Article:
In Trinidad, if you are an Indian woman, and you don’t like doubles, curry, Bollywood films, pepper or big river limes with rum and loud chutney-soca music, you don’t practice any religion, lack all deference to patriarchal authority, and you made a Dougla baby with an Afro-Trinidadian man who is a DJ, not even a doctor or lawyer, people of all ethnicities often openly and genuinely ask, ‘What kind of Indian are you?’

It’s understandable. I’ve been asking myself this question since 1995, when I returned to live in Trinidad from an adolescence spent in Barbados and Canada. Never really feeling like I was a real Indian because I didn’t end up naturally connecting to typical cultural, religious, familial or other kinds of practices and traditions, I used my Mphil thesis to explore how other young women were living Indian femininity at the turn of century. I administered questionnaires to more than eighty Indian girls in four high schools at the foot of the Northern Range, conducted participant-observation in religious and cultural settings, and even became Ms. Mastana Bahar, for the ethnographic experience.

I learned a lot about young Indian womanhood, but it didn’t make me feel more authentic. Eventually, I stopped wondering, taken up with feminist movement-building, LGBT rights, environmental concerns, rapso, general irreverence to the state and status quo, and continued research on Indo-Trinidadian Muslim women, mas makers and women in politics. Increasingly confident about what it meant to be Indian for myself, inside I still doubted that my criteria would be approved if nice Muslim or pious Hindu women, or Indian men, saw below my appearance and respectable surface.

Then Ziya was born. It took me until this month to realize this, but I became Indian at that moment in 2010. No matter how little I felt I fit expectations, as a Dougla, Ziya was so much more disavowed, her belonging to Indianness so much more complicated because of her mixed hair, her African features, and her lack of cultural and biological belonging to either Indian or African identities.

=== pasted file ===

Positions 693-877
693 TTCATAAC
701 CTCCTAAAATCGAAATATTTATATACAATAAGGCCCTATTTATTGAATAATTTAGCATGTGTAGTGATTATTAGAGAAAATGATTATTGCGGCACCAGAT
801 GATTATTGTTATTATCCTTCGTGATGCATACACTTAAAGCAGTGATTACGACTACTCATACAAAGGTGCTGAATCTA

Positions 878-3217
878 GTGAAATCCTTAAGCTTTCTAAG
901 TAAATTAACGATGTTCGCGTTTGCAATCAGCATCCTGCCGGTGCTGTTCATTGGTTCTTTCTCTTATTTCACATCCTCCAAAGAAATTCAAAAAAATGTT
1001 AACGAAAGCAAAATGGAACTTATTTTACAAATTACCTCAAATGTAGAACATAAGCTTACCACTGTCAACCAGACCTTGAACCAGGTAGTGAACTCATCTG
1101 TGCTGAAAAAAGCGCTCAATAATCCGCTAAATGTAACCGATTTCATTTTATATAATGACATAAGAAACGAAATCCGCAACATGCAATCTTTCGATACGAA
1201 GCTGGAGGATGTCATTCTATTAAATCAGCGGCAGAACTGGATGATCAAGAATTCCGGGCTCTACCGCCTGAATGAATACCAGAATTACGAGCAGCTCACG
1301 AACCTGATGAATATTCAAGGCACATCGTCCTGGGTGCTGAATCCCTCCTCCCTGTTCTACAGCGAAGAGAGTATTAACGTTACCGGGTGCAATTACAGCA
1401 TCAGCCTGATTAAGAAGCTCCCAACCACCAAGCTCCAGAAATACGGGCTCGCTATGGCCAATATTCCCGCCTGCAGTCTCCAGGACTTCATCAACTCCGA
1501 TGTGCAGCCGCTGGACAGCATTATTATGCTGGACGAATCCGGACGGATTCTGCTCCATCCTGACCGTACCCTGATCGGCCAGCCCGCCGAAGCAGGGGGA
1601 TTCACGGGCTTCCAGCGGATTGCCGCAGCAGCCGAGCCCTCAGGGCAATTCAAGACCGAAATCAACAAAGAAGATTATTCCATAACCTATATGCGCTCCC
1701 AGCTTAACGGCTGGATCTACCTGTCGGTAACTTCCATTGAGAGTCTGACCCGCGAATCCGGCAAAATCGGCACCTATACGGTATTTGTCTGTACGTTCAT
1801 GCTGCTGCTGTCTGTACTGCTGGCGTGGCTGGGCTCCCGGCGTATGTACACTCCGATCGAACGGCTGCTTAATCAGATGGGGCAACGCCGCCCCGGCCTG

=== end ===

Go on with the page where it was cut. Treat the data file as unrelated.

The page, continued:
In comparison to her, I was not only Indian, my body was a privileged representation. I would always be read as an Indian woman, even if I wasn’t the approved kind. Would she ever be accepted as negotiating and articulating her own experience of Indian womanhood in the Caribbean? Like many Douglas, would she end up identifying only as mixed or African, not also as Indian, disconnecting from part of herself and all of me?

That is the last thing I want. I had chosen aspects of Indianness for myself, as Indian women do, investing in family history, wearing shalwars to work rather than on assigned national days, ritualizing wedding mehindi on my anniversaries, wearing silver bracelets as symbolic reminders of how once indentured women invested jewelry with their own multiple meanings.

Yet, when Zi was born, making sure that she grew up knowing that she should be able to claim Indianness as much as me, on terms not set by religion, tradition, myths of racial purity or male authority, became so much more important. For four years, I’ve been thinking about Indo-Caribbean feminisms, and it only just occurred to me why.

Now Indian, what does that mean for my politics, and my commitment to cross-race and cross-class solidarities, particularly among women? What does it mean to be Indian, feminist and Caribbean? And, what are my responsibilities for ensuring that Indianness can be claimed just as much by descendents such as Ziya?

Now, when people respond to my writing on Indo-Caribbean feminisms by pressing, why not just be Caribbean, why you want make being Indian matter, I quietly wonder if they see the body I live in, and if they yet understand that we all have a right to explore the particularities of our experience.

I quietly imagine how different Ziya’s experience of her body, as also Indian, will be from mine.

I take notes in my head about how much more there is to learn about Indian women, whether mixed or in mixed relationships, lesbians, mothers, panditas, feminists or hijabistas, as we reflect on the combination of personal, intellectual and political in our contemporary selves and life-long journeys.